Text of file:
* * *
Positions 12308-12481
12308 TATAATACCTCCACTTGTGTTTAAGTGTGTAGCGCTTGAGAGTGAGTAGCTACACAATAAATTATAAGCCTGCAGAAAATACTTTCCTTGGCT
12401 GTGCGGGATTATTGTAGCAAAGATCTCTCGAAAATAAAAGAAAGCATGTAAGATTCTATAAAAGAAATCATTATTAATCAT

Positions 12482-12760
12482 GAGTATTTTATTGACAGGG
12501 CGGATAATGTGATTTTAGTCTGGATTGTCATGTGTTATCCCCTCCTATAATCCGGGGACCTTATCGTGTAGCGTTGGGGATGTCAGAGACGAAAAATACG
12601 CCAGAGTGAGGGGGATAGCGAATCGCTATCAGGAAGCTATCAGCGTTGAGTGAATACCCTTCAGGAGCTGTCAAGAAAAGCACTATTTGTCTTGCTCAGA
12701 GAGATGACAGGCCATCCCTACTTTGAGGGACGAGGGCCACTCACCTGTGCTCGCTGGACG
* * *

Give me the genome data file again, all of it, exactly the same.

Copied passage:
Positions 12308-12481
12308 TATAATACCTCCACTTGTGTTTAAGTGTGTAGCGCTTGAGAGTGAGTAGCTACACAATAAATTATAAGCCTGCAGAAAATACTTTCCTTGGCT
12401 GTGCGGGATTATTGTAGCAAAGATCTCTCGAAAATAAAAGAAAGCATGTAAGATTCTATAAAAGAAATCATTATTAATCAT

Positions 12482-12760
12482 GAGTATTTTATTGACAGGG
12501 CGGATAATGTGATTTTAGTCTGGATTGTCATGTGTTATCCCCTCCTATAATCCGGGGACCTTATCGTGTAGCGTTGGGGATGTCAGAGACGAAAAATACG
12601 CCAGAGTGAGGGGGATAGCGAATCGCTATCAGGAAGCTATCAGCGTTGAGTGAATACCCTTCAGGAGCTGTCAAGAAAAGCACTATTTGTCTTGCTCAGA
12701 GAGATGACAGGCCATCCCTACTTTGAGGGACGAGGGCCACTCACCTGTGCTCGCTGGACG